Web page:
A report recently published by Kaos GL, one of the oldest LGBTI+ rights groups in Turkey, has revealed that at least eight hate murders of LGBTI+ individuals took place in Turkey in 2021, while the right to freedom of expression was their most frequently violated right last year.
The report, titled “Against All Odds,” which was drafted by lawyer Kerem Dikmen based on rights violations reported in the press and through applications sent to Kaos GL and other nongovernmental organizations, is part of human rights monitoring studies carried out by Kaos GL since 2007 and details the situation of LGBTI+ rights in Turkey in 2021.
According to the report, eight hate murders targeting LGBTI+ individuals were reported last year; however, it is believed that this doesn’t reflect the true number and that the press had failed to report most of the hate murders.
Violations of LGBTI+ individuals’ right to freedom of expression comprised almost 30 percent of all types of violations of their rights in 2021, the report said, adding that the police also violated the prohibition of torture and ill-treatment of 12 people in at least seven incidents –- mostly during or after meetings and demonstrations -– that took place in Aydın, Çanakkale, Ankara, İstanbul and İzmir in the same period.
The report said the police or the Interior Ministry had failed to provide information as to whether judicial or administrative investigations were launched into the police officers who violated the prohibition of torture and ill-treatment as regards the LGBTI+ individuals in 2021.
Hundreds of LGBTI+s were taken into custody due to attending such rallies as pride marches, demonstrations at İstanbul’s Boğaziçi University, marches held on Women’s Day on March 8 and protests against Turkey’s withdrawal from the İstanbul Convention, and that ill-treatment and torture of LGBTI+ activists has become widespread, the report also stated.
A prolonged series of protests broke out at Boğaziçi after President Recep Tayyip Erdoğan appointed Melih Bulu, a founding member of the ruling Justice and Development Party’s (AKP) Sarıyer district branch and former deputy chairman of the AKP’s İstanbul provincial chapter, as rector in early January.
Shortly after Bulu’s dismissal with a presidential decree in July, the university community demanded that a democratic election be held at the university to elect a new rector. However, Erdoğan on Aug. 20 appointed Naci İnci, a former deputy to Bulu, as the new rector, despite a 95 percent disapproval rating he received in polls held among the university community to determine possible rector candidates, and again prompting outrage among academics and students.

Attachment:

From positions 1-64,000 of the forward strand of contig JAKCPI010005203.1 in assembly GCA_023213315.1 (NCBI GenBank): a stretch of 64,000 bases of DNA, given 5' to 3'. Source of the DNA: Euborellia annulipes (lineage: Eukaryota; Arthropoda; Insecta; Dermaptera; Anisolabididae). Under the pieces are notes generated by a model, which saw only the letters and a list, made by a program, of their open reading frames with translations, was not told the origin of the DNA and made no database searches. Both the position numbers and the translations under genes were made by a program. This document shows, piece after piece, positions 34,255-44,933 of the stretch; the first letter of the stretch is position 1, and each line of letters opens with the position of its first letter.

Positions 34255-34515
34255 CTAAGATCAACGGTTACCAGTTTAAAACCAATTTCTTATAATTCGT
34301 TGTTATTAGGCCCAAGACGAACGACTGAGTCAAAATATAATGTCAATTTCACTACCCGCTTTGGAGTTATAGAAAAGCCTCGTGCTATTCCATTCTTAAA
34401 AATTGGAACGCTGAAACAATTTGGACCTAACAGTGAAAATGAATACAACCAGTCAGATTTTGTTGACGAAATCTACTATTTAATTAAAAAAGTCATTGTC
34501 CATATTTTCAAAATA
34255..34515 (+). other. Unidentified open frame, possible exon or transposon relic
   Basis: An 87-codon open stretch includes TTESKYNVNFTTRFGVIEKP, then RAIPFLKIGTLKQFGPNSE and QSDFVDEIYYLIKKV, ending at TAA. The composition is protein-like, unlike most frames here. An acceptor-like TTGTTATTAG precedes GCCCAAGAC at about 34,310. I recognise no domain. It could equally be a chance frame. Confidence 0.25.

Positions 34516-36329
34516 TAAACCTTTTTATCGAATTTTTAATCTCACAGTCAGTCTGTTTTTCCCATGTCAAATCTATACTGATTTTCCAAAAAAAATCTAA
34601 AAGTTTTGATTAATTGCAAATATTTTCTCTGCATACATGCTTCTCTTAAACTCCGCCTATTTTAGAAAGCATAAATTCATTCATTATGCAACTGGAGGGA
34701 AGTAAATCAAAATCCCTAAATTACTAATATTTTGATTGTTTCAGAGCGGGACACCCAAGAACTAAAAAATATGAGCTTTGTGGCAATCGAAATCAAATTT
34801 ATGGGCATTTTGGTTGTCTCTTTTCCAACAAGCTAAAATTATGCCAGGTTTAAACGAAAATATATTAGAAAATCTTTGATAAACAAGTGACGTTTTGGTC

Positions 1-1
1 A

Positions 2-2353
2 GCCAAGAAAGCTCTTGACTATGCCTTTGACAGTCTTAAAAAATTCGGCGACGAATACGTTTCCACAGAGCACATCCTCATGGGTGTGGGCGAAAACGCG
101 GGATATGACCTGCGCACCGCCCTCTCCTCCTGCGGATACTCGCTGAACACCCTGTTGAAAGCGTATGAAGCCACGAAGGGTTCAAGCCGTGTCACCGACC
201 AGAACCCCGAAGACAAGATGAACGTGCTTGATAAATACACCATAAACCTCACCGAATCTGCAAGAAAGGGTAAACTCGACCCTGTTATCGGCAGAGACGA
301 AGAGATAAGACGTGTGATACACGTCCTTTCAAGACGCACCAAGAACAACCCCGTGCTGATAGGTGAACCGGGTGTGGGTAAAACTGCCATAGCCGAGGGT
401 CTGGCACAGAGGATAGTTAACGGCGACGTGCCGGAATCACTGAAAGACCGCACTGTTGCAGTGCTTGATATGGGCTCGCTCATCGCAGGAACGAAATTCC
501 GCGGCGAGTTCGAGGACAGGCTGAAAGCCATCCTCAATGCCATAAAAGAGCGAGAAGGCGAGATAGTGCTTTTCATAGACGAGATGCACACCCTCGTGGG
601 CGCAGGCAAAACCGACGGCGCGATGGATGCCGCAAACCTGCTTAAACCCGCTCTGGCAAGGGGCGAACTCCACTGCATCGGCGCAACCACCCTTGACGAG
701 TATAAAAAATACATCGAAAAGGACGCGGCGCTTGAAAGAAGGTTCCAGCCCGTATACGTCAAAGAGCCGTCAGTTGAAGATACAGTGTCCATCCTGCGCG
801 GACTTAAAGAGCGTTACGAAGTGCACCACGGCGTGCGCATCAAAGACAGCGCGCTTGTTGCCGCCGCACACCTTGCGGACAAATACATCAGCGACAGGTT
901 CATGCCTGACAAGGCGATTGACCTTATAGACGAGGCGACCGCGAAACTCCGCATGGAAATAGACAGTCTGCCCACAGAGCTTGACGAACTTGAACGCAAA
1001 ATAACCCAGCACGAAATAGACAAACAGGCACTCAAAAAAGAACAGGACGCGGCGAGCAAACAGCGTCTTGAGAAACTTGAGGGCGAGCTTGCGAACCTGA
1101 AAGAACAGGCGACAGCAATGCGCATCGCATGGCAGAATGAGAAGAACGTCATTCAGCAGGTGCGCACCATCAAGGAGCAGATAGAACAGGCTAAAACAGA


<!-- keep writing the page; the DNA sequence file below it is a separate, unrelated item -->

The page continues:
Interior Minister Süleyman Soylu called LGBTI+ people “perverts” in a tweet regarding Boğaziçi protests at the end of January, contributing to the smear campaigns that led to an increase in hate crimes targeting LGBTI+ individuals in 2021, according to the report.
Erdoğan also drew condemnation from Turks and the international community for withdrawing Turkey from the Council of Europe Convention on preventing and combating violence against women and domestic violence, also known as the Istanbul Convention, an international accord designed to protect women’s rights and prevent domestic violence in societies, despite high statistics of violence targeting women in the country.
Although Erdoğan gave no formal reason for his decision, a top aide said the treaty’s references to gender-based abuses had been “hijacked by people attempting to normalize homosexuality” — legal in Turkey since Ottoman times.
The report further showed that musicians were exposed to performance bans because they were LGBTI+ in Konya, Diyarbakır, Gaziantep and Bursa in 2021.
“The failure of the state, with all persons and institutions, to provide an access to any right for LGBTI+s by turning them into a target; its efforts to wipe out the existing opportunities, and apart from these, the actions and remarks directly targeting LGBTI+s existence, are the most important signs of the mentioned regression [in LGBTI+ rights],” the report concluded.
It added that despite the “all-out attack” targeting LGBTI+s in Turkey, they continue to be a part of public opposition and the most dynamic group in the field of human rights.
Speaking to the Gazete Duvar news website about the 2021 report, Dikmen said systematic violations of LGBTI+ people’s rights had become more widespread last year compared to previous years, with the AKP government choosing to directly target their existence in addition to attempting to ban their rights.
Turkey was ranked 48th among 49 countries as regards the human rights of LGBT people, according to the 2021 Rainbow Europe Map published by the International Lesbian, Gay, Bisexual, Trans and Intersex Association (ILGA)-Europe.
Homosexuality is not illegal in Turkey, but homophobia is widespread.
After a Pride March in İstanbul drew 100,000 people in 2014, the government responded by banning future such events in the city, citing security concerns.